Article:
by Dan Levin, K6IF
Today is Wednesday, March 26th.† Two days before the contest starts.† Iím on the plane to New York.† The 12 volt power outlet in this row isnít working right Ė so I have to type fast (hi hi).†
My suitcase contains the typical personal stuff for a trip of 6 days, plus some rather unusual items.† 8 Clif bars.† A package of Radio Shack audio adapters.† About a hundred Halls throat lozenges.† A couple of clip-on ferrites.† A Heil BM-1 headset.† A plastic portable urinal. †Not exactly your standard business trip gear!
The last week has been a whirlwind of last minute planning.
Jim wants to know if I am left handed or right handed (so the mouse will be on the correct side of the keyboard Ė the right side for me).† What frequency do I want the 80 meter vertical tuned to? (I choose 3.775 Mhz) †Do I want the 80 and 160 slopers aimed at EU, or the US? (I choose the US)† What kind of food do I like? (anything I donít have to cut with a knife)
I need to know some things too.† Where will I sleep? †Is there a reliable alarm clock in that room?† Do you have a clipboard for my operating plan?† Can I switch between the 80 meter sloper and the vertical from the shack?† Are the rotators working (one ring rotor thawed and started working again, one is still stuck with a bad directional pot).† Can you pick up some bottled water and Diet Coke?
Lots of good news.†
We were assigned VC1R, the call that I had hoped for.† Victor Charlie One Radio.† Punchy.† Short.† Unique in the contest.† Iím not sure the VC1 prefix has ever been activated before.† Every little bit helps.
The 80 meter vertical is fixed.† I breathe a big sign of relief.† 80 meters is key to my plan Ė without the vertical I had been worried about my signal strength into EU.†
The SO2R set-up seems to be working fine, thanks to Jimís hard work.
My throat, torn to pieces by what my doctor thinks is strep, is feeling better today.† 875mg of Amoxicillin twice a day must be making some headway against the bug.† If I keep getting better, I should be healthy enough to operate by Friday.
Despite the ring rotor hiccups, Jim has managed to coax the antennas into my preferred starting positions.† The lower antenna will stay aimed at the US, both to keep my frequency clear and to pick up those precious US QSOís and multipliers.† Remember, from Canada W Qís are worth 2 or 4 points Ė not the measly 1 that we get from W6-land.† The middle antenna will stay fixed on EU Ė my best source of high point value contacts and multipliers.† The upper antenna will start out aimed at JA, I still have a hope that conditions will be good, and 15 will be open to Asia at the start of the contest.† As time goes on, that upper quad-bander will come around to EU as my main 40 meter antenna.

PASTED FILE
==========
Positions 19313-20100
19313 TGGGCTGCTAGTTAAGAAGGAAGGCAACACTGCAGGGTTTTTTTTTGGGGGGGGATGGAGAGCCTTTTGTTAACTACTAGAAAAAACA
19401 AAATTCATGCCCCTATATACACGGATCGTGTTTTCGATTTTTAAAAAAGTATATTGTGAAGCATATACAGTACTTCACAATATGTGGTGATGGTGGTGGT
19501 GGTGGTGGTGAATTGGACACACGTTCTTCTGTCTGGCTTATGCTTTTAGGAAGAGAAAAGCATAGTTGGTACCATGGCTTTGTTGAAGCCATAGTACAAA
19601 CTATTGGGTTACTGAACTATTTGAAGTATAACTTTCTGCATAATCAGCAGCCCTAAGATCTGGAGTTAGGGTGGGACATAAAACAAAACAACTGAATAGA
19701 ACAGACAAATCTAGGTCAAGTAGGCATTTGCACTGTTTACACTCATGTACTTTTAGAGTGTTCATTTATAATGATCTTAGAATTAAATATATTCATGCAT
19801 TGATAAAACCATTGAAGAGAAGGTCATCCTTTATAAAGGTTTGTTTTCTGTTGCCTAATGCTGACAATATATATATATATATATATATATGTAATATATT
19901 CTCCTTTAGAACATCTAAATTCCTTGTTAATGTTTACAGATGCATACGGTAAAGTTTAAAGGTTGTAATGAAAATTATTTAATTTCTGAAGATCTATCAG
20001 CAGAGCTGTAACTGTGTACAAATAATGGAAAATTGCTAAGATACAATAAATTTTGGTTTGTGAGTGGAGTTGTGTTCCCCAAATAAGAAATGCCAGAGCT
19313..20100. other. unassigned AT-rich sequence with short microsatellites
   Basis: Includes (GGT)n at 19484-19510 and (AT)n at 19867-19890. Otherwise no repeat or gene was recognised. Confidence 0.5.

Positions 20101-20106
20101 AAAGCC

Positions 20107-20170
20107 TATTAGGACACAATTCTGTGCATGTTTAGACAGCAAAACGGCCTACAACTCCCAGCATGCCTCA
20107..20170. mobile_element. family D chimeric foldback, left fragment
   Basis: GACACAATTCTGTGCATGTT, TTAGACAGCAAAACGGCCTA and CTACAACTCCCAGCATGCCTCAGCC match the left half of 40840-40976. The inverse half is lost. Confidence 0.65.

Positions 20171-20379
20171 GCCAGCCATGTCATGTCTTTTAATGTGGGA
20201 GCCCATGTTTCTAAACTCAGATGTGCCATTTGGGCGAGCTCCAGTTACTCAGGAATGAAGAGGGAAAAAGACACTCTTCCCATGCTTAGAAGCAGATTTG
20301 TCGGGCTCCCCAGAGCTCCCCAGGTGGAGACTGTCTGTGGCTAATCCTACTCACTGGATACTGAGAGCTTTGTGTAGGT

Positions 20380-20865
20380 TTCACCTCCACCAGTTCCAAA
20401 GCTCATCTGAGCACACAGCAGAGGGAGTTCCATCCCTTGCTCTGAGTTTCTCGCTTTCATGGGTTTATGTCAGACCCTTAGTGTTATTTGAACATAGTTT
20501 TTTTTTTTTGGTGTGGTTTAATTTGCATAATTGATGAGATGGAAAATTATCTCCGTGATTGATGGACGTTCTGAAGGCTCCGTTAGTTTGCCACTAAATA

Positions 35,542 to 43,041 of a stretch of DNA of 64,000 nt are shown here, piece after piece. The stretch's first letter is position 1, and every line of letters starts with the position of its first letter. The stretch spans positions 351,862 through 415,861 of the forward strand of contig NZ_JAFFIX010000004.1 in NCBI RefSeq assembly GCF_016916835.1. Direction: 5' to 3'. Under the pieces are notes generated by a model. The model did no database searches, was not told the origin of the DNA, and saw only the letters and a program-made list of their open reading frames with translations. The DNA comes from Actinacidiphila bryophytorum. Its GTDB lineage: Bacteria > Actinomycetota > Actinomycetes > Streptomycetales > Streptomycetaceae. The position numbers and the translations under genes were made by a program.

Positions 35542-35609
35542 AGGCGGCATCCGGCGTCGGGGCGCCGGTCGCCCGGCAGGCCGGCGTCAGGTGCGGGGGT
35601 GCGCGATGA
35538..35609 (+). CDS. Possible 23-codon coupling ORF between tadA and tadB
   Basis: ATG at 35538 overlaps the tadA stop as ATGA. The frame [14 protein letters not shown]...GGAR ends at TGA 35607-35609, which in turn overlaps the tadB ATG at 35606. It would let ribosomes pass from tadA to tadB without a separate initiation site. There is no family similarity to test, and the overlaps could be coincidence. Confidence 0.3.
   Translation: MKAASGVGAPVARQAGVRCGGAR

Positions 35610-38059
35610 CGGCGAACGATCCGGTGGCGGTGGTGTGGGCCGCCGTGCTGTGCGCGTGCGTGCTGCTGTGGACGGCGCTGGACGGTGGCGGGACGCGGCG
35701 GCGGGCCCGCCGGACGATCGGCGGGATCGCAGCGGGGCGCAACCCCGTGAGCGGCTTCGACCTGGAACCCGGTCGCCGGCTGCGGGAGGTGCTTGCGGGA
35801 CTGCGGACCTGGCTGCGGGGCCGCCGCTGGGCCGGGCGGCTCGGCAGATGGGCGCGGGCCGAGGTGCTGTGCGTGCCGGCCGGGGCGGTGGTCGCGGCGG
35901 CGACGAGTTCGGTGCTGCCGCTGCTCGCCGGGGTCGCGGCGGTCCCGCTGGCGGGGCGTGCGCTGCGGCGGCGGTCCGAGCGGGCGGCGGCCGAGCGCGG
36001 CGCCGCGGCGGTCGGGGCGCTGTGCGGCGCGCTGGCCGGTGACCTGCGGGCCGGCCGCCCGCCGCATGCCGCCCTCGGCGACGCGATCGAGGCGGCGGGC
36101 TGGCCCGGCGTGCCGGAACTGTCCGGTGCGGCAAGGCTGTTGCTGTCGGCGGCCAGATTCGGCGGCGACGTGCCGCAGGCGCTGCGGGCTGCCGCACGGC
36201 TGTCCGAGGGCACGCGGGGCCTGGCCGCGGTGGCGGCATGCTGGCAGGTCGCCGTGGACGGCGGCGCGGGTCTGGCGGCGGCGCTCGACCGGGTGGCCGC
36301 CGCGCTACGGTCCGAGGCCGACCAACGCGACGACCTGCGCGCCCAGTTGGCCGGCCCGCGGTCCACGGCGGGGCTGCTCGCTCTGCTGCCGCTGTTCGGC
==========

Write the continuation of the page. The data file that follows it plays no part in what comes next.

Iíve decided that if 15 is open, I will start the contest under the US phone band on 15 meters Ė probably around 21.195.† Itís the wrong thing to do for rate, but Iím worried about Asian multipliers.† I should be loud in Japan Ė probably louder than anyone else on the East Coast.† That top C-51 is 330 feet up and beams to Japan over salt water Ė lots of low angle radiation.† Iíd like to try to make 100-125 Asian multipliers including at least 75 JAís, but Iíll need a good solid opening to make that happen.† If 15 isnít open, Iíll start on 20 and head to 40 as soon as I can.† On Saturday morning at 11:00, when I am running Europeans that even KC1XX canít hear yet, Iíll be glad to be so far east.† But at the start of the contest, it is going to be frustrating Iím sure.
At the last minute, I got a bunch of great advice and feedback.† VE9DX dropped me a note to remind me to operate below the US phone bands.† NB1B pointed me to some good info on conditions in the recent Russian DX contest.† N6NF and I had lunch, and talked through some final strategy issues.
I printed out and laminated in plastic the rules of the contest, the US, EU and Canadian band plans, and the rates sheets from VF3EJ in í99 and WE9V in í01.† I will keep that stuff handy as reference material during the contest.
After all this preparation Ė the one thing that I canít control is the propagation.† When the flux hit 93 over the weekend and the A was 20 Ė I was worried.† But 27 days ago conditions were fine, and today (with the flux about 110 and the K at 2) Iím feeling better.† Iím hoping for a flux reading †during the contest of between 125 and 150, with a K of 2 or 3.† I will track the solar weather over the Internet during the contest (I like http://hfradio.org/propogation, but there are several other great sites), and use W6ELProp on my laptop to understand the likely effects.
I feel as prepared as I could have hoped to be.† The station is in good shape.† Iíve read everything I could find, and talked to lots of knowledgeable folks.† None of that is going to prepare me for 00:00 zulu on Friday night.† I know the bands are going to sound like I have never heard them before, and that the station will play differently than I could ever imagine.† But at the end of the day, the most important thing is having fun.† For me, the preparation, the strategy, the station configuration are all part of the fun.† Iíve thoroughly enjoyed the process of getting ready for this contest, and hugely appreciate the literally dozens of thoughtful hams who have helped me.† Now I just have to do my best, and see what happens.† Less than 10MM points will be disappointing.† More than 11MM will be a shock.† But whatever happens, however it comes out, I am going to have a great time.
Chapter 6 (probably published a day or two after the contest) will be a quick run-down of my results and post-contest impressions.† Chapter 7, the last chapter, will be my detailed post-mortum.